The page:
Monday, June 8, 2015

Briagolong Film Festival: Short Film Overview

As a cinema enthusiast, attending a film festival was something I had been aching to experience for many years. Thanks to quaint little town of Briagolong, which I had never visited before, I was able to finally fulfil that long desire. The festivities which have been held annually for the past eleven years, now bring in audiences over 200. This year there was a number of big-screen releases popular with the viewing public being shown; including two Australian features, "The Water Diviner" and "The Babadook". However it was the variety of short films made by fellow Gippslanders that piqued my interest the most, leading to my last minute decision to attend this past Saturday night of June 6th. Unlike the rural cities of the region, towns like Briagolong present great character and exude the vibe of a simple, care free existence. Much of a community's essence is exemplified through it's people and natural surroundings; a beautiful message which echoes throughout the short features. 
A full house! Over 200 people in attendance at the Briagolong Hall.
Among the variety of films shot by the many talented individuals, the star of the night was undoubtedly Gippsland. Two shorts in particular utilised the natural beauty of the region to showcase an array of stunning photography and inventive filming techniques. This first of the two,"Captain Blotto's Waterhole" by Damian Whitman, captures the fun and energy of a summer's outing at a local watering hole with a simple Go-Pro camera and a quadcopter. The collection of spectacular aerial to aquatic perspective shots, brilliantly captivates the viewer from the start of the piece. The second work, "Soar" by Andrew Northover also exploits a day trip to successfully emphasize the art of photography. The filmmaker manipulates light to enhance the picturesque surroundings located around Wilson Prom's Squeaky Beach. Indirectly through experimental control of the environment around them, these talented individuals develop breath-taking cinematic postcards of rural Victoria.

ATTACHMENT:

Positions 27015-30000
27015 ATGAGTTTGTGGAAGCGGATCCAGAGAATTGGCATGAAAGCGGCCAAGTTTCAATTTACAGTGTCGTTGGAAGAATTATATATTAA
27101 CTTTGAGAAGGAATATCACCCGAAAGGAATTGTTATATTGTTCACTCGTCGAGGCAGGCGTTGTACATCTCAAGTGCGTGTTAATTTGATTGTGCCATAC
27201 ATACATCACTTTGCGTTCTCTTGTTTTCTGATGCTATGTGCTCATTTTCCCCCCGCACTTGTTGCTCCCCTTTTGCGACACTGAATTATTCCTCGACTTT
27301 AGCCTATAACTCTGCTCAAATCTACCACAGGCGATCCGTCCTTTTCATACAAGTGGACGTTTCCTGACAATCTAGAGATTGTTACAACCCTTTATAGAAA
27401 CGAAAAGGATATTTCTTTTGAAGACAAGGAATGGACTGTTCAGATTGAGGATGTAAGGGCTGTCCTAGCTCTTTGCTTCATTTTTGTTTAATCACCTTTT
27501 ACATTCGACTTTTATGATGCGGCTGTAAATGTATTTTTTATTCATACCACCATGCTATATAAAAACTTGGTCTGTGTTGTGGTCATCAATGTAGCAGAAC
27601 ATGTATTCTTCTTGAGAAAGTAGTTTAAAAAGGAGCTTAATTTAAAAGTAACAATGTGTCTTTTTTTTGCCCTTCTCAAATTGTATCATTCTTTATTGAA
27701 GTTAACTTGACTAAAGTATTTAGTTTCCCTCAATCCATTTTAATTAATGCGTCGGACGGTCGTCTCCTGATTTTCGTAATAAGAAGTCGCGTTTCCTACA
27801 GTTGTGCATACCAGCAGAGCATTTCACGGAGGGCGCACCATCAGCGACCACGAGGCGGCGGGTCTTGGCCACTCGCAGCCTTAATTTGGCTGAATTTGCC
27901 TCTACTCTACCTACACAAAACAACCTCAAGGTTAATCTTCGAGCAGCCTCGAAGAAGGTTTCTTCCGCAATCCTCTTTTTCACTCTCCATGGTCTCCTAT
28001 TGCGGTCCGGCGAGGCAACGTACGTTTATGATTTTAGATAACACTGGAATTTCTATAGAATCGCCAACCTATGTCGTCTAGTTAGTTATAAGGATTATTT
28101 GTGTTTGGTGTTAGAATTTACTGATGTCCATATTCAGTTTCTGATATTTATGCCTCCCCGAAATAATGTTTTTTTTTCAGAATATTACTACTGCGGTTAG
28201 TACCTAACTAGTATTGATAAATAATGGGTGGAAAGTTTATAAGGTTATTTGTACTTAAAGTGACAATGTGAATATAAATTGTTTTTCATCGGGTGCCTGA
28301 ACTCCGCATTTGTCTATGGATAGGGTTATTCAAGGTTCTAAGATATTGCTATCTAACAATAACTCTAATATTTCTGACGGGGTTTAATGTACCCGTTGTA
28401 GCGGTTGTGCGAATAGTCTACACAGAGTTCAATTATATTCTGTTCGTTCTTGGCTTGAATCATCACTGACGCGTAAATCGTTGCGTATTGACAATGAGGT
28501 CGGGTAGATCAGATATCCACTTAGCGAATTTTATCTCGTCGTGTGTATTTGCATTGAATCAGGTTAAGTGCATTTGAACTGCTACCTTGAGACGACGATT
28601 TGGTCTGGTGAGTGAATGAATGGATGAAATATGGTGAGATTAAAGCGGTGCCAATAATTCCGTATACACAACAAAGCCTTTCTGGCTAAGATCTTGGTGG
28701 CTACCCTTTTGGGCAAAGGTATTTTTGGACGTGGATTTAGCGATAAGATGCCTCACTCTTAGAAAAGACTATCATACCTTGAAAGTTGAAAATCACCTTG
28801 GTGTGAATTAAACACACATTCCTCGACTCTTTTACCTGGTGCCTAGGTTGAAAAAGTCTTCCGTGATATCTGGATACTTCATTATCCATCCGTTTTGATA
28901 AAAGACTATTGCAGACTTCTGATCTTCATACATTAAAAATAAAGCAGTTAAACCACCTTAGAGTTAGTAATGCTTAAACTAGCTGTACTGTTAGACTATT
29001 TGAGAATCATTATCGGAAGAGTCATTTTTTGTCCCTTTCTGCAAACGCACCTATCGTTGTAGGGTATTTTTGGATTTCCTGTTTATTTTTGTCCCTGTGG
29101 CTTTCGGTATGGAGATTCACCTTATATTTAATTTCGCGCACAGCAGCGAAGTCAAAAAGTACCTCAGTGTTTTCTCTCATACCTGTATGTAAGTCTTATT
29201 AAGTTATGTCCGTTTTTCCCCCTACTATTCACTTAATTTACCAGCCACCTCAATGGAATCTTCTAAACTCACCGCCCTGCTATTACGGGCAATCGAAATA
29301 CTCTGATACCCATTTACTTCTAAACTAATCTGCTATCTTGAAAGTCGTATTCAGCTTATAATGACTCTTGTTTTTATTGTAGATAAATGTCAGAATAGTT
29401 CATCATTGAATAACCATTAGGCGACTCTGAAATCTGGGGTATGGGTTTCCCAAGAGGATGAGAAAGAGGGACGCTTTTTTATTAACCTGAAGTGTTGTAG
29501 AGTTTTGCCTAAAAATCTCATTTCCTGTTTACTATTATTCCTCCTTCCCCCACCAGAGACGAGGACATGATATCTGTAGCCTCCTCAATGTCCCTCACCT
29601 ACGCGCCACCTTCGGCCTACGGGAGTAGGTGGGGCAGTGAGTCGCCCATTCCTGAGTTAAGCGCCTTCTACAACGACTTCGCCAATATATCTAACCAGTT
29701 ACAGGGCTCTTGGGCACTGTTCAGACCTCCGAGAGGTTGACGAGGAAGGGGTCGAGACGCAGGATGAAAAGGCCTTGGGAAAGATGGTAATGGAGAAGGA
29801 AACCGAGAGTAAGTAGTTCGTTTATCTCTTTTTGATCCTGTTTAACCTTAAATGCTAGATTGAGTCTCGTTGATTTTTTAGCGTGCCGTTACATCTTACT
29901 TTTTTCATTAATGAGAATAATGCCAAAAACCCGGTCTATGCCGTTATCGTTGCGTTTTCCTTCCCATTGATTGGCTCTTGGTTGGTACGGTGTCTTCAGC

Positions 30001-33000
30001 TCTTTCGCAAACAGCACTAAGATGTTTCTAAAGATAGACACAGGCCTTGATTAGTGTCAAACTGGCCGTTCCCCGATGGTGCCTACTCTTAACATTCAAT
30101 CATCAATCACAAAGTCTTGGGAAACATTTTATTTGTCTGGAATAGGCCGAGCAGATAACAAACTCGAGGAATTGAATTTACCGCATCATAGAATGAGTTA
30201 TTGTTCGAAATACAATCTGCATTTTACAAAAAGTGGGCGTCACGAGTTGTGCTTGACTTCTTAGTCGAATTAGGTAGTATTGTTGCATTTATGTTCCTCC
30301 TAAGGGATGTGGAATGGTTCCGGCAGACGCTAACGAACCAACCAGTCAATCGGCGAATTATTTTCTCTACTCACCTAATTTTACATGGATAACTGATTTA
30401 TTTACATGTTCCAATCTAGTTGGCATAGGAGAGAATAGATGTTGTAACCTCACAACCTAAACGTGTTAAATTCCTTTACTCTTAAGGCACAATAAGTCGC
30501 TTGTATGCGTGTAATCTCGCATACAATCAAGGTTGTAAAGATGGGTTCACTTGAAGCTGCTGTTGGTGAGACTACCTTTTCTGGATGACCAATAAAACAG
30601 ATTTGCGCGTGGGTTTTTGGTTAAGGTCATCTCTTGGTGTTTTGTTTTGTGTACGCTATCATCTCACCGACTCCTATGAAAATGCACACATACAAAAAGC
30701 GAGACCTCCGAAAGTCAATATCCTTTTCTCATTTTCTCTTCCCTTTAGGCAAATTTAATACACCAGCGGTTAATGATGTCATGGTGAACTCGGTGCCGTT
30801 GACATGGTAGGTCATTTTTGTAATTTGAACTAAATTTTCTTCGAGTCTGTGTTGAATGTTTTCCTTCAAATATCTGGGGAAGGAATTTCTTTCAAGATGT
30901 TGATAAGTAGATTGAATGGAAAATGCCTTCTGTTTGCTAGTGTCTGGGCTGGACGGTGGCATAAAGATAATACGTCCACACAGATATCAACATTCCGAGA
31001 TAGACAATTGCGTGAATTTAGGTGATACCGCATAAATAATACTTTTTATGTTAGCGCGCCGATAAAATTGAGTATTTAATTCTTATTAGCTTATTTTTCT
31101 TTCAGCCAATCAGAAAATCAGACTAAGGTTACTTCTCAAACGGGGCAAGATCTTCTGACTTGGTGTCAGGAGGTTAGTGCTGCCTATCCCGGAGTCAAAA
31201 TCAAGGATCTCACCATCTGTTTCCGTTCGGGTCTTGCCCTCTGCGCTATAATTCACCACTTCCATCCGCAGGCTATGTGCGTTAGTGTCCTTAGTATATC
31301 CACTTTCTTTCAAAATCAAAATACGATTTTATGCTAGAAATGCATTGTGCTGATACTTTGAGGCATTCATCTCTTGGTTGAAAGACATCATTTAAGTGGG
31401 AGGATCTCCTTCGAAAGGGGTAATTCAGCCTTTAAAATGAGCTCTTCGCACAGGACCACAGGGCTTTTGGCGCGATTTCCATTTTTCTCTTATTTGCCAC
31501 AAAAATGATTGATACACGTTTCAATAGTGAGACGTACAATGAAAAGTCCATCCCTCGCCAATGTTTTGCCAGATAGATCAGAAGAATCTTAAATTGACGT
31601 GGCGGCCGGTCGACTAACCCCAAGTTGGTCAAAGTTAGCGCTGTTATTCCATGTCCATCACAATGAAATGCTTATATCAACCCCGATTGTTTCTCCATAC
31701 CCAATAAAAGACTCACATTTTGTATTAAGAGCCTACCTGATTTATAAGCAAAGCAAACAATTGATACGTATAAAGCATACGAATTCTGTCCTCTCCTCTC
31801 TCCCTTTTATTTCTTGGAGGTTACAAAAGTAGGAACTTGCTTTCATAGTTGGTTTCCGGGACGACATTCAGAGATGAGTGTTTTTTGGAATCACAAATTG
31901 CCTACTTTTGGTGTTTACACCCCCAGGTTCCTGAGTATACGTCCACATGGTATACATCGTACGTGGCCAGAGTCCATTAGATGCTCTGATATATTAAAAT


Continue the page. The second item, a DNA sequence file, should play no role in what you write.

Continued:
Showcased in series of short documentaries was another noticeable theme regarding the community; environmental preservation. In the short time-span of two to seven minutes, three key works brilliantly displayed the beauty of the region through naturalistic photography. In addition to the aforementioned techniques Catheryn Thompson uses
beautiful language in her work, "Love of Place - By the Grace of the Morwell River", to describe the landmark's significance and connection to the surrounding communities. Moreover, the filmmaker interviews a number of locals who express their passion and respect for the area of the river they frequent, thus explaining the importance of it's protection. "Citizen Science" by David Franjic similarly portrays residents who are dedicated to another local area, Mt Kuark, collecting scientific data on threatened species of local fauna. Utilising innovative filmmaking techniques the director portrays the area as one living entity, furthering the importance of it's survival. More simplistically Myles De Keersmaeker's, "A Coby Day", offers the perspective of an individual admiring the natural beauty of Gippsland. Originally a school project, the mostly silent and straightforward quality captures the beauty of an everyday bush-walk.  

Without a doubt the most important part of a community is it's people. In the comedic and uplifting "Scones for the Soul", a young woman on a reluctant journey to find herself discovers the healing nature of community spirit and generosity. Although fictional, this piece depicts how welcoming small town citizens are to outsiders, particularly those from the city. In contrast, "Harry's Big Chance" by Anna Larkin and "Something to Crow About" by Sebastian Broadbent, portray circumstances where residents gather together to help themselves. The first piece highlights the personal triumph of local teenager Harry Conway despite the lack of resource to send him overseas. The support and enthusiasm to help Harry peruse his dream is touching and embodies the essence of community spirit. The latter film depicts a 14 member string-band who use their love and passion for performing to help raise money and the spirits of residents affected by the Black Saturday fires that tore through the area.  While less community oriented, my favourite short of the night was "Return of the Magpies" by husband and wife, Bernd and Tessy Amesreiter. The semi-comedic piece brilliantly showcases how a matter like yard destruction, which may seem trivial to outsiders, effects a small group of people in a profound way. In each of the aforementioned works a problem is presented which is fixed through the help of others. 

Based on the impressive content and positive response, I'm sure the Briagolong Film Festival will continue to prosper in the years to come.

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